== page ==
JetBlue’s Got Bigger Problems Than the Polar Vortex

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Matthew Hinton / AFP / Getty Images

If you were trying to get to Vegas on JetBlue’s Flight 711 yesterday, you were out of luck. So were customers on more than 400 JetBlue flights, as the crippling “polar vortex” snow and cold combined with new Federal Aviation Administration rules pertaining to pilot rest to poleax the carrier’s logistics.

According to FlightAware.com, 46% of JetBlue’s flights were canceled yesterday. The company began shutting down operations at JFK, LaGuardia, Newark, and Boston at 1 p.m. and planned to restart at 10 a.m. Tuesday morning. In other words, JetBlue was taking a time out to allow for 17 hours of rest for crews, and time for its ground and service people to get ready to fly again. Passengers might be stuck for days.

The company blamed not only the weather, but new FAA rules that mandate more down time for pilots. Delayed by the storm, JetBlue pilots began “timing out” and becoming stranded and unavailable to fly, throwing the system into chaos. “While our team has been working to repair schedules by bringing crews and planes back “into position” and resume normal operations, further cancellations are still occurring as crews exceed their allowed duty times,” the company said in a statement.

Lots of airlines shelved flights this week, but JetBlue distinguished itself. Southwest, by contrast, scuttled only 10% of its flights. Sure, Southwest has the benefit of warmer geography, but a third of JetBlue’s “lift” is to southern destinations, and other airlines exposed to the elements did better: Chicago-and-New York-heavy United and American each canceled 13% of their flights, Delta and American only 3%. And all the other airlines faced the same pilot rest regulations, which they’ve known about for two years. JetBlue asked for an extension and the FAA told to take a hike.

It’s not necessarily meteorology or regulation that is JetBlue’s gnarliest difficulty. JetBlue has what analysts have labeled a ‘tweener’ issue that makes it more vulnerable than other big carriers to calamity. Analysts say the company is neither a network carrier like American nor a true low-cost carrier (LCC) like it once was because the carrier has grown so rapidly. And successfully. Network carriers run hub-and-spoke operations that have many more pieces that they can move around the board—hubs, pilots, crews and jets can be optimized for the moment. If you’re stuck in Los Angeles and direct flights to New York are canceled due to weather, Delta or American can route you back through a number of different hubs, say Dallas, Phoenix, Denver or Atlanta. Yes, at a certain point, even the network carriers run out of options because every jet flies above 80% capacity these days, but they have more available moves to make than does Jet Blue.

JetBlue rejects the tweener label. “Those are absolutely fighting words,” a JetBlue executive told me not long ago. The company does some hubbing out of JFK but prides itself on bringing its comfort at low fares philosophy to places thought unreachable not long ago. “We have what it takes to be a fully fleshed out low-cost carrier,” the exec said. “I don’t think anyone thought we’d be in Columbia or Peru, the biggest airline in Puerto Rico, or going to Alaska.”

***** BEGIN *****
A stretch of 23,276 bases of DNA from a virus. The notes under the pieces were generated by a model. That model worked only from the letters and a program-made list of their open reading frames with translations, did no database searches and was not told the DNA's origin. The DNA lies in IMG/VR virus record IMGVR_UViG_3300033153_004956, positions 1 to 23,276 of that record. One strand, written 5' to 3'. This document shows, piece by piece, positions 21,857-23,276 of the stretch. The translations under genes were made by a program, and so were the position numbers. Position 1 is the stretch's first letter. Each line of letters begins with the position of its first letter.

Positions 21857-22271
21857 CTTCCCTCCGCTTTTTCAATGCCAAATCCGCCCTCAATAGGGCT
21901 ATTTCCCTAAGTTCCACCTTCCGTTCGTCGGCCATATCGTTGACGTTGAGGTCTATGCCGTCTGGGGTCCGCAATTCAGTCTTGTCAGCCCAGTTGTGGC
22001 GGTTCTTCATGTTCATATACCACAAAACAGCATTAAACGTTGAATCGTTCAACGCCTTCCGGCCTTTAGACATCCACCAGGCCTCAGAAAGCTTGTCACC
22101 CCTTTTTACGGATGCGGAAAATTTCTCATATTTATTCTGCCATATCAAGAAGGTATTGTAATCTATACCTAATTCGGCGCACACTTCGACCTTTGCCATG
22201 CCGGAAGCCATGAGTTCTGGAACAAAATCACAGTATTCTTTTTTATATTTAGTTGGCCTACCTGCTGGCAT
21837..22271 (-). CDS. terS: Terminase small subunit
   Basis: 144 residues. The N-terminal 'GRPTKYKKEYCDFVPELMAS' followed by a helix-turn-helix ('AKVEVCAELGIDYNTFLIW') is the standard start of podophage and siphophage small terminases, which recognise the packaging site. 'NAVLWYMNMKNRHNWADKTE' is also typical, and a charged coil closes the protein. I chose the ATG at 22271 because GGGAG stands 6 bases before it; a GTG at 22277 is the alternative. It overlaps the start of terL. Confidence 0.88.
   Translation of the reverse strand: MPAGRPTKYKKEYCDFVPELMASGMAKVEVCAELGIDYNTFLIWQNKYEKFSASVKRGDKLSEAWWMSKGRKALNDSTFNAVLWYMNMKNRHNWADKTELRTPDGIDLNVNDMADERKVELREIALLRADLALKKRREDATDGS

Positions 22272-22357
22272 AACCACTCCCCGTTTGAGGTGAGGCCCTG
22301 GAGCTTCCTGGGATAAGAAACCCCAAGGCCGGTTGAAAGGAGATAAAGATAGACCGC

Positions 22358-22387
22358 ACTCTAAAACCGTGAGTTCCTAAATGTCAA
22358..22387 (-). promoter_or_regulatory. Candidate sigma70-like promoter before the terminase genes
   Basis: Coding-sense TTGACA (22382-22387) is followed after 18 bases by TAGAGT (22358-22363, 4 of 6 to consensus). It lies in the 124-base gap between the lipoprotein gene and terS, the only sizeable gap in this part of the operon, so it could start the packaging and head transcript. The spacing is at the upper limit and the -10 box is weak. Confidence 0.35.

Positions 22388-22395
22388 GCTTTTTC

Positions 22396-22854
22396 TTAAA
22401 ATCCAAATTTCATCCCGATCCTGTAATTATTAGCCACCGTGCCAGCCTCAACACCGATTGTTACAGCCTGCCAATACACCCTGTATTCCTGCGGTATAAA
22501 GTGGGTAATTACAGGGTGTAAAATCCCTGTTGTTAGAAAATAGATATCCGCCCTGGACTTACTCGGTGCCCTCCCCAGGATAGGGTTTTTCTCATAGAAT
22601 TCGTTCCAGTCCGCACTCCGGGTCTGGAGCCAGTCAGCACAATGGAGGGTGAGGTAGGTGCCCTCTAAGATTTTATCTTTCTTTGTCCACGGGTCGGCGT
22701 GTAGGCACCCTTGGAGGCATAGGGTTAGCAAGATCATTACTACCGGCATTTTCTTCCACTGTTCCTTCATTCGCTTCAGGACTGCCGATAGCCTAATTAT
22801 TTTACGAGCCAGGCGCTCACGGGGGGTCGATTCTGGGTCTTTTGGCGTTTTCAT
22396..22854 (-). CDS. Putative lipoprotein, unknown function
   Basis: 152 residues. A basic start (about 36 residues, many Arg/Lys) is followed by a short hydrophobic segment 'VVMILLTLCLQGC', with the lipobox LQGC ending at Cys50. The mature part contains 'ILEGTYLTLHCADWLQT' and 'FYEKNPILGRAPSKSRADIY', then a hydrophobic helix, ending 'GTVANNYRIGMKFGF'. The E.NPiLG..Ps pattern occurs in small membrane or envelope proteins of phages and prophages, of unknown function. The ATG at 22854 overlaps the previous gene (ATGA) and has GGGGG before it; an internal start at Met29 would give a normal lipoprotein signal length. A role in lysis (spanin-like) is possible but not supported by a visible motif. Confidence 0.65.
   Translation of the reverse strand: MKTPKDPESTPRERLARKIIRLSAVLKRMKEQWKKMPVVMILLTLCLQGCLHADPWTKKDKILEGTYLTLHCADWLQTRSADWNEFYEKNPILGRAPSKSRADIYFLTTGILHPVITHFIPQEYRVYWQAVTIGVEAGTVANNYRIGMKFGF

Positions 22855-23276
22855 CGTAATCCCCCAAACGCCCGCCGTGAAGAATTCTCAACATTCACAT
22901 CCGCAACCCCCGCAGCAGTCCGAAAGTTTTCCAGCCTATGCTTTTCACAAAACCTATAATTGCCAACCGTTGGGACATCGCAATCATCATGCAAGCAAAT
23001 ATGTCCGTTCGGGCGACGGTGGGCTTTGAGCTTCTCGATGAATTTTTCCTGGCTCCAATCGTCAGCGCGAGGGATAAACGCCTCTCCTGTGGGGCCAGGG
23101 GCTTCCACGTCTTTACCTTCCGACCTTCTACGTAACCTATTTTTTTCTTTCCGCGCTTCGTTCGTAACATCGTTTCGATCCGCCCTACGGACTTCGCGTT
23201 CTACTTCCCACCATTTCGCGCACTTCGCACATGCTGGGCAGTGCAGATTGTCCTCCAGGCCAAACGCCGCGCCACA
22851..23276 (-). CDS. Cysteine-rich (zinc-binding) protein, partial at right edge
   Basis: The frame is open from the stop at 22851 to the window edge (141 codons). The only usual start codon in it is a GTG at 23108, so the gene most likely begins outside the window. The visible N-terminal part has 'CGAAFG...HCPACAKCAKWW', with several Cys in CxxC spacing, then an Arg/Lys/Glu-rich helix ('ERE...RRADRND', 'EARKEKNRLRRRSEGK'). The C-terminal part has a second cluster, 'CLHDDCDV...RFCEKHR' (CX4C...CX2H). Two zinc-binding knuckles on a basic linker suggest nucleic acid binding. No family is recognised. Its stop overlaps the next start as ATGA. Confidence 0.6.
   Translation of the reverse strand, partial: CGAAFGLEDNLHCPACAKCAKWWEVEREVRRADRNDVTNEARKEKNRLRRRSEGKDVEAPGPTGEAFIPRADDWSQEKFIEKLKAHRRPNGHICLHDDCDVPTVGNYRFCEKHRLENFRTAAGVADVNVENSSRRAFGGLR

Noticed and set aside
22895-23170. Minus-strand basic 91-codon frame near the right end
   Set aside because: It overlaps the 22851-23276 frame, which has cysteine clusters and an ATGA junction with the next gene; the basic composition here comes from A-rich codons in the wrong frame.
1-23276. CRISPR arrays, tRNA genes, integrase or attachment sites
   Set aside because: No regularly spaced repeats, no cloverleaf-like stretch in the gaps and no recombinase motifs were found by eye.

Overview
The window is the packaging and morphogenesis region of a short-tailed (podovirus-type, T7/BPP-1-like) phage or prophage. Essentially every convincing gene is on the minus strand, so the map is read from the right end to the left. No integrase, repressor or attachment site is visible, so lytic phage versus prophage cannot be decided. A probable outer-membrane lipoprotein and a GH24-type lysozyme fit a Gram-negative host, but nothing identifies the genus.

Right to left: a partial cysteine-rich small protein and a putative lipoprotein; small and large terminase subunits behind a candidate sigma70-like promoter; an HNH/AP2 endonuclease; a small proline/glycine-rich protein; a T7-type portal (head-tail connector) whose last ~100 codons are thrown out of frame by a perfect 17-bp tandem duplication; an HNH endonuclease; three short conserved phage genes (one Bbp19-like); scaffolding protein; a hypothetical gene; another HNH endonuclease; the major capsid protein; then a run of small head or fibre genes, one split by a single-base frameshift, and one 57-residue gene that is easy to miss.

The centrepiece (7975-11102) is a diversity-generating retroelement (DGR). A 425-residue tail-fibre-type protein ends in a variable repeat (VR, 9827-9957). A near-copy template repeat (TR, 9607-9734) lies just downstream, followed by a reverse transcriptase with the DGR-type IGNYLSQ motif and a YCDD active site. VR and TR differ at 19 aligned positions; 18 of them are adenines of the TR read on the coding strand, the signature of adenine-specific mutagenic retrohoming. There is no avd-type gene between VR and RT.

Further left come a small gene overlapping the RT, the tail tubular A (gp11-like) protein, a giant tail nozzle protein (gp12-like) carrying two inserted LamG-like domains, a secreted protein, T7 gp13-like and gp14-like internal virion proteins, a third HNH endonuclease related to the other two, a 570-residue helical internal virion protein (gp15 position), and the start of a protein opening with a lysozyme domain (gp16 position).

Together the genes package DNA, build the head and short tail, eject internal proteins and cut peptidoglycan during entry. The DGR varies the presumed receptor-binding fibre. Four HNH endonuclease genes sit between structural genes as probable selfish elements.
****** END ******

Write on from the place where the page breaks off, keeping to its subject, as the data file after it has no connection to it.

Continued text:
The question is: Can you get back? That’s the risk of being spread out without hubs. A midwinter meltdown isn’t new to JetBlue, either. In 2007, under similar conditions, it famously suffered a massive breakdown on Valentine’s Day. Not only were flights scrapped, but passengers were trapped on the tarmac at JFK in New York City for hours. That incident helped to change the rules about how long planes could sit on runways and JetBlue responded with its own passenger bill of rights. On that day, according to a Harvard Business School case study, Jet Blue was hindered by its dispersed work force and its reliance on the Web, “a low-cost solution that works well until thousands of passengers need to rebook at once.” CEO and JetBlue founder David Neeleman labeled the even the worst operational week in the company’s history.

Make that the second worst.

JetBlue’s service offering—what it does in the sky— remains one of the best in the industry. But as a tweener, like the label or not, its logistics remain vulnerable. Passengers are going to have to take that into consideration. I’ve been stranded by Jet Blue before—left overnight in Denver when the plane didn’t show—but I’m planning fly JetBlue to Las Vegas in two weeks. If I’m lucky, they’ll have a jet that can actually make it there.

10 comments
louann54
louann54

I don't know about u folks but I certainly would like to get on a plane being piloted by someone who got some sleep before the flight. I know a bit off topic but I saw a documentary that remains fresh in my mind regarding the pay these people earn with hundreds of lives in their hands. If I was about to have surgery and caught the.surgeon yawning, I'm pretty.sure we would reschedule. And that's just me. Not me plus 200 other people. Just IMO. pretty sure living is the better option. Plus those life jackets make me look fat and frumpy and I'm not looking for work on that damn boo boo show.

NewsContent
NewsContent